The implant may invade the maxillary sinus during or after the surgery as a result of an insufficient primary stability. Implant may get displaced into the maxillary sinus at any time after being placed.  This can result in a foreign-body reaction and cause serious complications. Maxillary sinusitis is a frequent complication of implant displacement into maxillary sinus. The main reason for implant displacement is in-sufficient primary stability. The mechanisms involved in the implant displacement into the maxillary sinus include: changes in intrasinal and nasal pressures, autoimmune reaction causing bone destruction and hence poor osseointegration and bone resorption due to unfavourable distribution of occlusal forces 73. The negative air pressure created in the maxillary sinus may produce a suction effect causing the implant to move into the sinus. Whatever may be the reason, when implant has been displaced into the sinus, it must be removed. It is recommended that implants must be immediately retrieved surgically via an intraoral approach or endoscopically via the transnasal route to avoid inflammatory complications. The Caldwell-Luc procedure offers better direct visual access to the maxillary sinus as compared to the endoscopic approach, but is considered more aggressive with potentially more serious complications. Endoscopic access via transnasal route provide good access to the area and has lower post-operative morbidity 74, 75. In endoscopic transnasal maxillary sinus surgery the access to the maxillary sinus is achieved through the nose via the ostium. Using a urological retrieval basket through the endoscopic working channel port, the implant is captured and removed.

As described above the main reason for implant displacement is lack of primary stability. This complication can easily be avoided by correctly following the surgical technique. If it is appreciated that the bone quality is not good, the osteotomy should be prepared to a smaller diameter to that of the fixture so that when implant is placed we can achieve the minimum primary stability.  Implants with a conical compressive form can be used in areas where this problem is suspected.

Postoperative maxillary sinusitis:

Post-operative maxillary sinusitis can occur as a result of contamination of the maxillary sinus with oral or nasal pathogens. Investigations have reported maxillary sinusitis up to 20% of patients after sinus floor augmentation 76. Postoperative acute maxillary sinusitis may cause implant and graft failures. Maxillary sinus has got an efficient mechanism of drainage. The disturbance in mucociliary flow pattern due to foreign body causes accumulation of fluid in the sinus causes sinusitis. Inflammation of the sinus membrane also occurs due to non-vital bony fragments floating freely in the maxillary sinus. The patency of the osteum must be maintained because in the absence of drainage the maxillary sinus quickly became obstructed, inflamed, and then infected 77.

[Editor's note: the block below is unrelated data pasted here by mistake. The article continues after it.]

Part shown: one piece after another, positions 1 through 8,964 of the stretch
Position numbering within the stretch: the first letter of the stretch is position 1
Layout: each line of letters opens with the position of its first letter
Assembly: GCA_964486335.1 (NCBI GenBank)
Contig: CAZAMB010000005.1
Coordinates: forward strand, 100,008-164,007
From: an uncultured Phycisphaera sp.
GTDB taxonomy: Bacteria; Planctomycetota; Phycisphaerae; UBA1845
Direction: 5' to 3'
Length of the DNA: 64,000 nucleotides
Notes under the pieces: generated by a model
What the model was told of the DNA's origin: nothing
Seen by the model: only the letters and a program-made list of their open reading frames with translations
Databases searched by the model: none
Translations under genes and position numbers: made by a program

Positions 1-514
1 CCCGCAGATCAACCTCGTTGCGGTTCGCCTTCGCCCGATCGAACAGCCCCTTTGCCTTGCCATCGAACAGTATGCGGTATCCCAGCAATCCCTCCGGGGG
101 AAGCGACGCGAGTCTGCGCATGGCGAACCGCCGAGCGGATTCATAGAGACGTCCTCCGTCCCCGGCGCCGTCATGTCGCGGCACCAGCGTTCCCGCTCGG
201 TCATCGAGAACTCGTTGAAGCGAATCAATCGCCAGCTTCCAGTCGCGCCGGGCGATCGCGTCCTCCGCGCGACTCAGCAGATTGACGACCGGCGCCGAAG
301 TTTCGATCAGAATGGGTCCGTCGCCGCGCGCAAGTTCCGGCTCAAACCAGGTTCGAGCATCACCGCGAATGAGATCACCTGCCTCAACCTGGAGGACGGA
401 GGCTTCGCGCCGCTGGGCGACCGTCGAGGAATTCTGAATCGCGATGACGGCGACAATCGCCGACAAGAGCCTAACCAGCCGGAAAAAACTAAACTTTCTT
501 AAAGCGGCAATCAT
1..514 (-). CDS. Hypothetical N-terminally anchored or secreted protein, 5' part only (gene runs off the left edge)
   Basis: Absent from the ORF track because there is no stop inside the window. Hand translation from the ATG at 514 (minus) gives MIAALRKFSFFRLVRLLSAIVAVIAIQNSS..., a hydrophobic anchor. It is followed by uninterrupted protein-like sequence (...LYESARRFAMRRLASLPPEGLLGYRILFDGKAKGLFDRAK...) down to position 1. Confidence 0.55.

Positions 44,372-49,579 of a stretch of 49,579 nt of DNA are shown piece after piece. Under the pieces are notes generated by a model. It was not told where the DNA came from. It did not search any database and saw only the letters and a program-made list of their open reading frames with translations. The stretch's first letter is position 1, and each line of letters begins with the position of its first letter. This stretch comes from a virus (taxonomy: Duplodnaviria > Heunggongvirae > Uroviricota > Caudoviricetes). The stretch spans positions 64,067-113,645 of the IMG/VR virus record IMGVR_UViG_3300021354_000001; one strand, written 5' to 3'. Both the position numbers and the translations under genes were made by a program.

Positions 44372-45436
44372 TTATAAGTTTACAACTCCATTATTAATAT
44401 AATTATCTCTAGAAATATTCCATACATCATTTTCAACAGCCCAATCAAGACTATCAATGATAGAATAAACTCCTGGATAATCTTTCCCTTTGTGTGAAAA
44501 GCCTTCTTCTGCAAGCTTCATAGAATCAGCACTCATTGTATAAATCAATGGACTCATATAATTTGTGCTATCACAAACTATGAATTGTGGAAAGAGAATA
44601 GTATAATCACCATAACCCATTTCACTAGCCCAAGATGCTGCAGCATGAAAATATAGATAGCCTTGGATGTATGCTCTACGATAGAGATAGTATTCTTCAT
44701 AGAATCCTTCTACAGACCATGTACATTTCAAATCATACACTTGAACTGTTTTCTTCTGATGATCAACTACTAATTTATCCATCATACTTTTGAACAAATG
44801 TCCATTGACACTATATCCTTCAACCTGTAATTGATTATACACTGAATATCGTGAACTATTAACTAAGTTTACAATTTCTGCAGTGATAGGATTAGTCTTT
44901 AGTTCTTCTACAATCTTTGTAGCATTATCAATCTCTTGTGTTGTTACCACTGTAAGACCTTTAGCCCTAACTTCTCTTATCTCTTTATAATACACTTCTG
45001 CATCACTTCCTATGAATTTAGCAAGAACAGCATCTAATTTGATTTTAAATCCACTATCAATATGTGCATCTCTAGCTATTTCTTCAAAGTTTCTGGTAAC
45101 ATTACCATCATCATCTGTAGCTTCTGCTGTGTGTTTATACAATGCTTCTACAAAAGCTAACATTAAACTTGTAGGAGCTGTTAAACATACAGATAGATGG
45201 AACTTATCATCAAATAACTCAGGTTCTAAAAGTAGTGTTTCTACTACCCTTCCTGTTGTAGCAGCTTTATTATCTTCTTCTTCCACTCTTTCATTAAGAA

Other complications:

Oedema:

Oedema is a common complication after surgical procedures. It usually appears 24 hour after the surgery. During implant therapy elevation of wider flap, bone regenerative surgery and duration of the surgery are the major factors related to appearance of oedema. Analgesic and anti-inflammatory drugs are given to reduce inflammation and serratiopeptidases are given to reduce oedema in these cases. Serratiopeptidase or serrapeptase is a protein (proteolytic) enzyme isolated from the non-pathogenic enterobacteria Serratia E15 found in silkworms. The mechanism of action of Serratiopeptidase appears to be hydrolysis of histamine, bradykinin and serotonin. Serratiopeptidase also has a proteolytic and fibrinolytic effect.

The post operative oedema is significantly less in flapless implant surgeries due to less involvement of the soft tissue. This is also appreciated in immediate post extraction implant placement. Post-operative oedema can easily be avoided by careful handling of soft tissue, less operative time, use of a cold pack, and non-steroid anti-inflammatory drugs. Administration of corticosteroids for short term is very helpful in cases where post-operative oedema is suspected.